“Marketing does not come naturally to me” and “Marketing is not my strong suit” are just a few of the excuses financial planners rely on to justify why they fail to implement their marketing plans (or even write one in the first place)!
Like it or not, marketing is part of the deal when it comes to having a financial planning practice. Whether you are independent or work for someone else, you will have to execute some level of marketing to grow or maintain a viable practice. It’s time to discard the excuses and get to work.
If the following excuses slow down your forward progress, take these steps to quiet or distract that inner critic:
“I don’t know what to do or how to do it.”
Take a class, hire a coach, watch a training video, read a book. Talk with advisers in your community or through the associations to which you belong. Pick one marketing initiative, break down the steps, and make it happen. Focus on one effort, complete it, and move on to the second effort. (See my recent Journal of Financial Planning article “Go Small to Grow Big in 2014” to learn more.)
“I’m afraid I’ll look foolish.”
You are your own worst critic. Marketing today is about authenticity. Be yourself. Clients want to work with humans. Write in your natural style; record video in the same manner you speak with a client. You don’t have to be high-tech or 100 percent polished to gain results.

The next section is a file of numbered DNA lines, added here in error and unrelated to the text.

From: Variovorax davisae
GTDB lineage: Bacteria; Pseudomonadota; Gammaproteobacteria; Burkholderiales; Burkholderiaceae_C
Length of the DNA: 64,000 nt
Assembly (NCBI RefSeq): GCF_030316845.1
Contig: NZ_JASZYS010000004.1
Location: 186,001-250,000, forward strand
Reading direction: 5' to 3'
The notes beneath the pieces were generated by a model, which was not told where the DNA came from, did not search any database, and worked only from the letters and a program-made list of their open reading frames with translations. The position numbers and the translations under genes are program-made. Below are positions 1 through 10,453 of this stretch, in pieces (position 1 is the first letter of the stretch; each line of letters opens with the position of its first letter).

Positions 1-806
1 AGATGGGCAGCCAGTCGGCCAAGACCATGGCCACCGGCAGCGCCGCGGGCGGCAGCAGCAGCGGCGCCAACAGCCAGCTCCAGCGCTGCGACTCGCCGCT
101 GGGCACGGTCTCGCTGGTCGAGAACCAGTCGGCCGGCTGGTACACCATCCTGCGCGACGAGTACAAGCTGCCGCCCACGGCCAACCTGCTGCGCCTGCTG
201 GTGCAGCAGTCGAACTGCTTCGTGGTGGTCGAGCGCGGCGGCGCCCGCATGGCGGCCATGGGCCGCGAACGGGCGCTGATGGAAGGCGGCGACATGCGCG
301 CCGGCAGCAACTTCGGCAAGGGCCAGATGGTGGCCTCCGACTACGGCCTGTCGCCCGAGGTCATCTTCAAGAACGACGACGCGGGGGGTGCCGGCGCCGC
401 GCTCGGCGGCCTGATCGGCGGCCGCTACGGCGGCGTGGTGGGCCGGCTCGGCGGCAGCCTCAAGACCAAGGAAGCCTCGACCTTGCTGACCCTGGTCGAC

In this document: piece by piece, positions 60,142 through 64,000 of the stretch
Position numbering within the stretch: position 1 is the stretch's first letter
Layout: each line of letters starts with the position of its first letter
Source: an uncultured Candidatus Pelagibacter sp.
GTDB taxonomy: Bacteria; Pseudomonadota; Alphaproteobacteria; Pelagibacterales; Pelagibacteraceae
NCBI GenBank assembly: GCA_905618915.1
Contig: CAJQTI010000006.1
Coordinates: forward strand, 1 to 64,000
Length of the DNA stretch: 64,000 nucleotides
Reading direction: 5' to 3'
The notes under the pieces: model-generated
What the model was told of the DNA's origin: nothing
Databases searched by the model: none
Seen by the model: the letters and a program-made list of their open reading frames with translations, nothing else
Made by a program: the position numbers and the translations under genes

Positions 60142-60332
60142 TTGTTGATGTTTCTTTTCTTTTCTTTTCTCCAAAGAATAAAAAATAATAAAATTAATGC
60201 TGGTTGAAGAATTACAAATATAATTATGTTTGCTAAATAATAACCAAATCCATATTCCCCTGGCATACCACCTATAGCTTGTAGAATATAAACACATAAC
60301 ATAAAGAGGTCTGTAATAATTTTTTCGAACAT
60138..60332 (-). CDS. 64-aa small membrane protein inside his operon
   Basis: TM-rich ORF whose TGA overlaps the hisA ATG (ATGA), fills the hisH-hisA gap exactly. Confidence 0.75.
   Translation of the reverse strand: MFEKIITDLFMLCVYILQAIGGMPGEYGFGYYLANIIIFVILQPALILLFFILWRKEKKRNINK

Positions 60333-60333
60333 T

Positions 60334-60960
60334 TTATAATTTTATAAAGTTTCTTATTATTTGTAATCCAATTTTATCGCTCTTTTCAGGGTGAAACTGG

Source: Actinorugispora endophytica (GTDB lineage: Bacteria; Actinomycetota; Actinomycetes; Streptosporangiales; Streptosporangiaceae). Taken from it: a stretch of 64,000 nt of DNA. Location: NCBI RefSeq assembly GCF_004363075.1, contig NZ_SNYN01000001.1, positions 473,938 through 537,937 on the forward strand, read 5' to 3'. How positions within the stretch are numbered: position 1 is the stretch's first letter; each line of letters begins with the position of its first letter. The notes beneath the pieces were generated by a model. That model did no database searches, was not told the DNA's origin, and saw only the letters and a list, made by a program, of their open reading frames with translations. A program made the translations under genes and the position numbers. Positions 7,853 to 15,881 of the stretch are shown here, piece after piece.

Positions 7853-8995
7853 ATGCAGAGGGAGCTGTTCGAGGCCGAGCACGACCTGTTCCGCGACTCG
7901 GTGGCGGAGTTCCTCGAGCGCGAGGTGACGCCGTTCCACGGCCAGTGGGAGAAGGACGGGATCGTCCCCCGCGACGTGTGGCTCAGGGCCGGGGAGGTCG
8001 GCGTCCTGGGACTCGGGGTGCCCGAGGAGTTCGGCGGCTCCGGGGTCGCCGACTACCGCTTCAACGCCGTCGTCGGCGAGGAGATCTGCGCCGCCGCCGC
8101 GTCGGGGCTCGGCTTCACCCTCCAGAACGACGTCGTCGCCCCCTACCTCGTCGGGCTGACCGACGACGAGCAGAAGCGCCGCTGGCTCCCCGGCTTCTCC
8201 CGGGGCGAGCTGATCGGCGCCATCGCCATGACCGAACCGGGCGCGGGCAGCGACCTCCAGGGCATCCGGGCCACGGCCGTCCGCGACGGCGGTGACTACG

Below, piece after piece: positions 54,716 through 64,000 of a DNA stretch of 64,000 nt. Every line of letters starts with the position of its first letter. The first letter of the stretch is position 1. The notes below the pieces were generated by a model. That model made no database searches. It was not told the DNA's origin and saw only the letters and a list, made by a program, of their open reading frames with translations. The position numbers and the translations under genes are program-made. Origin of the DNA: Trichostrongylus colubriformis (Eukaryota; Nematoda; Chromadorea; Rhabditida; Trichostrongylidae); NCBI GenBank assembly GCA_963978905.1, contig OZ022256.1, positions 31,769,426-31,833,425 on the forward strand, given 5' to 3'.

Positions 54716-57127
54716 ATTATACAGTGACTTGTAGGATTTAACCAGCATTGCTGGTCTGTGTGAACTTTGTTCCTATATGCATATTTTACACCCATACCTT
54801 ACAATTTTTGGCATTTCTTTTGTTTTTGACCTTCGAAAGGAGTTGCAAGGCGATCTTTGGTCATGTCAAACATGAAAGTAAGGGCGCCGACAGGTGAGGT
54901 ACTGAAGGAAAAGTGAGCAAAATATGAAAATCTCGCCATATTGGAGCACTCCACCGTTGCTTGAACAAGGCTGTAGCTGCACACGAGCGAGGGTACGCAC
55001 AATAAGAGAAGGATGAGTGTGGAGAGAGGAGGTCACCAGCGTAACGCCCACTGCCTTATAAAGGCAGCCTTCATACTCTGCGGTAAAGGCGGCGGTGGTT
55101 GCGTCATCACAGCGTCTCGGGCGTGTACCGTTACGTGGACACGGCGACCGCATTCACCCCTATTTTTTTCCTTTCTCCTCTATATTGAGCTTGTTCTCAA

“I fear that I will make a mistake.”
You will make a mistake. Count on it. Trust that you will know how to “make it right” when you do, or relax knowing that any single marketing effort, especially on the Internet, is replaced by another within seconds or minutes. People move on to the next thing. Plus, in many instances, you can undo digital blunders. You’re better off succeeding four out of five times rather than trying nothing at all. Be proactive—talk with your compliance person before you market and find out what you can do. Learn the acceptable boundaries and operate within them.
“I don’t really have the time or energy.”
Sounds like you need an assistant, paraplanner, intern or support in other areas of your life. How’s your nutrition? Are you getting enough sleep? Enough exercise?
“I don’t want to bother anyone.”
Communicating too often is very rarely a risk to financial planners. Remember the recency effect—people have to hear from you if you want to stay top of mind. (See my blog post “Are Your Communications Annoying?”) Take pride in what you have to offer.
What marketing strategy do you yearn to try? Do you want to launch a social media campaign or perhaps leverage more expansive content marketing? Does hosting a seminar or developing a loyalty program top your wish list?
Facing your fear may mean speaking in front of an audience, claiming a niche, sharing your opinion through a blog or simply calling clients more regularly.
Let the optimism of a new year may bring out the risk taker in you. Leave the excuses behind.